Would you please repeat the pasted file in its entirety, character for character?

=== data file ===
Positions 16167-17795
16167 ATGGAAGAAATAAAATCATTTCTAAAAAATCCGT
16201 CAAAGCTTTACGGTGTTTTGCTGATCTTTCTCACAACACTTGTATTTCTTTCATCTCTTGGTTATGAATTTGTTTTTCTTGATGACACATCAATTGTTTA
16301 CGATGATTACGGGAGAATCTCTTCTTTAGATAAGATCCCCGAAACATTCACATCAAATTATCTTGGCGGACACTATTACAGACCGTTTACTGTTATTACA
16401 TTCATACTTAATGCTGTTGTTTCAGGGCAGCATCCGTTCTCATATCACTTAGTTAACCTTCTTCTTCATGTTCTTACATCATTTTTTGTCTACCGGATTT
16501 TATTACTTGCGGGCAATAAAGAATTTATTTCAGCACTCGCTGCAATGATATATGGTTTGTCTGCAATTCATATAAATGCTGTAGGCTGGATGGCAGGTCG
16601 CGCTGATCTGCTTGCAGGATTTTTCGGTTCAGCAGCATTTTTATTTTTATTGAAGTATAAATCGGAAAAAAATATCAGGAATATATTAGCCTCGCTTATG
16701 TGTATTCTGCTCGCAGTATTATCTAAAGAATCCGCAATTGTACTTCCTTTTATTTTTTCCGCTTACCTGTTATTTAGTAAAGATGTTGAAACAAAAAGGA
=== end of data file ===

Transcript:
Positions 16167-17795
16167 ATGGAAGAAATAAAATCATTTCTAAAAAATCCGT
16201 CAAAGCTTTACGGTGTTTTGCTGATCTTTCTCACAACACTTGTATTTCTTTCATCTCTTGGTTATGAATTTGTTTTTCTTGATGACACATCAATTGTTTA
16301 CGATGATTACGGGAGAATCTCTTCTTTAGATAAGATCCCCGAAACATTCACATCAAATTATCTTGGCGGACACTATTACAGACCGTTTACTGTTATTACA
16401 TTCATACTTAATGCTGTTGTTTCAGGGCAGCATCCGTTCTCATATCACTTAGTTAACCTTCTTCTTCATGTTCTTACATCATTTTTTGTCTACCGGATTT
16501 TATTACTTGCGGGCAATAAAGAATTTATTTCAGCACTCGCTGCAATGATATATGGTTTGTCTGCAATTCATATAAATGCTGTAGGCTGGATGGCAGGTCG
16601 CGCTGATCTGCTTGCAGGATTTTTCGGTTCAGCAGCATTTTTATTTTTATTGAAGTATAAATCGGAAAAAAATATCAGGAATATATTAGCCTCGCTTATG
16701 TGTATTCTGCTCGCAGTATTATCTAAAGAATCCGCAATTGTACTTCCTTTTATTTTTTCCGCTTACCTGTTATTTAGTAAAGATGTTGAAACAAAAAGGA